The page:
Picking up on Paul’s blog last week about recent reputational damage to charities and its impact on the “future of doing good” in our society, I recently went to a talk at the Royal Institution run by Pro Bono Economics – “Good Causes and Bad Statistics”. The theme was charities making bad use of statistics to support inaccurate claims and subsequently inflicting reputational damage on themselves.

The talk was given by the economist and FT columnist Tim Harford with an introduction from GOD himself (AKA Lord Gus O’Donnell). The discussion afterwards was chaired by Andy Haldane, Chief Economist and Executive Director of Monetary Analysis and Statistics at the Bank of England.

Harford ran through a number of examples of poor use of statistics by charities including the Oxfam campaign that ran in January this year, just in time for Davos.  The Oxfam report claimed that the richest 62 people in the world own the same amount of wealth as the poorest half of the world’s population – that’s 3.6 billion people – this wealth amounts to $1.76tr.  Trajectory note:  this equates to LESS THAN 1% of the total global wealth stock.


Infographic from the Oxfam press release

Now this fact is not wrong but it is misleading because the statistic is based on wealth as opposed to income.  In fact the “poorest people” in the world (as based on this wealth definition) will include many in the western world with for example, student loans or credit card debt. So it includes most of the audience at the Royal Institution that night and a number of Trajectory employees! It does not include poor people in the developing world such as an African subsistence farmer who has no access to credit.  As Harford said…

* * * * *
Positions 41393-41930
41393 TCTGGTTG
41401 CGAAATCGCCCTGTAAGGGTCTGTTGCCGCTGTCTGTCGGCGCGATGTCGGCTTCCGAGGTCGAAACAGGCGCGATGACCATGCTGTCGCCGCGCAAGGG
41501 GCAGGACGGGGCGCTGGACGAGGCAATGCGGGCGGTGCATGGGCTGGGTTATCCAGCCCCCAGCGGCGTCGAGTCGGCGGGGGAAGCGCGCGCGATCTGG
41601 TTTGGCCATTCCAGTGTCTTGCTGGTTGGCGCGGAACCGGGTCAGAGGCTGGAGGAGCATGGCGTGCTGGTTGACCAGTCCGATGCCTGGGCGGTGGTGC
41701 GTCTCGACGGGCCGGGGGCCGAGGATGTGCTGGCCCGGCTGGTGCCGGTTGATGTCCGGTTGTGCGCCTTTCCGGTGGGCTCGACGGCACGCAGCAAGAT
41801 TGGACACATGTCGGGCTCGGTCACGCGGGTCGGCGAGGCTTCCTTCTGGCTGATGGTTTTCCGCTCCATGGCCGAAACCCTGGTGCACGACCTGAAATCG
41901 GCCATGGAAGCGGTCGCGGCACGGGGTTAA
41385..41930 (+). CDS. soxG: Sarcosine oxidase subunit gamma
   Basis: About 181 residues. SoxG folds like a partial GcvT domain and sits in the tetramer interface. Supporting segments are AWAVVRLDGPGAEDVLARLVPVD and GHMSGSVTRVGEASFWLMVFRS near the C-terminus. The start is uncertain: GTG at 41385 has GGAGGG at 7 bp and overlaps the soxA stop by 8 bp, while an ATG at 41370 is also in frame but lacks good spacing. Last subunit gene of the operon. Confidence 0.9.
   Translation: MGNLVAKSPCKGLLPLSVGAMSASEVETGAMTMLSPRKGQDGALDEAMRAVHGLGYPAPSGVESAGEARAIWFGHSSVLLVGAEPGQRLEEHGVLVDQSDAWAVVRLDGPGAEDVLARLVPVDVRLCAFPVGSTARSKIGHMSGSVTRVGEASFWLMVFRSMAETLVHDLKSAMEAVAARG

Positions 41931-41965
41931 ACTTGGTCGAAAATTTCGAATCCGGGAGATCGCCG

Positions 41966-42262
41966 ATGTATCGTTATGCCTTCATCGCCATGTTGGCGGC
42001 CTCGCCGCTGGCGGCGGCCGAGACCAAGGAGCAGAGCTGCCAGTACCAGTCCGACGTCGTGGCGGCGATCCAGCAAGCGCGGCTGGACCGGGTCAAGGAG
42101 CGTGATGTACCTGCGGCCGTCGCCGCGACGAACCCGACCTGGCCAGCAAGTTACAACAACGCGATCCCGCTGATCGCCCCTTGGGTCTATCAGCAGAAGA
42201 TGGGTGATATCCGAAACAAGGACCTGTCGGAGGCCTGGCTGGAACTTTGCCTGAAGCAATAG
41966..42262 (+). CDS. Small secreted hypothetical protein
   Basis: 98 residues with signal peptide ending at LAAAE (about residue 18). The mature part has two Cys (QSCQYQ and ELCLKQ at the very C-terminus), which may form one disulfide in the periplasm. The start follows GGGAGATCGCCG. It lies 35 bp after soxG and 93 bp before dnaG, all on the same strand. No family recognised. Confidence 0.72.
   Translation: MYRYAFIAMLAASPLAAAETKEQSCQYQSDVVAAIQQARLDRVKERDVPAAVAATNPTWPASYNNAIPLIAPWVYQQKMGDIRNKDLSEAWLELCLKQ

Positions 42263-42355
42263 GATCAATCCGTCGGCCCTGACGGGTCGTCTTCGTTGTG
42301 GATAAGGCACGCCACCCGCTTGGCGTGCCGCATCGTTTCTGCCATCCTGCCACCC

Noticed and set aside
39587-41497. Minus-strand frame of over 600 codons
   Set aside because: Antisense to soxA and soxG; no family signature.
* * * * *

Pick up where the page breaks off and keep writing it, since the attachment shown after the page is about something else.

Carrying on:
“The number is true, but it’s also BS because it doesn’t help us understand the big issue – nor was it designed to do that. The purpose was to drive people to [Oxfam’s] website and harvest their emails.”

Harford points out that it would have been much better for Oxfam to have run a story about income inequality instead – but the problem is that that data is not simple to explain. Deborah Hardoon is the deputy head of research at Oxfam UK – she wrote the following article in the Guardian last weekend, where she tries to relate these wealth data to inequality and gets confused ….she limply concludes…

“While the scale of the global wealth distribution is informative, we are limited to what we can learn about changes of less than 1% of the total wealth stock.”

In the Pro Bono Economics lecture, Harford said  that “with the truth, i.e. accurately calculated statistics, charities will be able to ask themselves more serious questions about what must be done to tackle the issues their beneficiaries face.”  And that headline grabbing numbers will “do little more than harm their reputation…Bad facts breed cynicism from the general public and dilute the discourse.”

Of course, this lesson is not just limited to charities.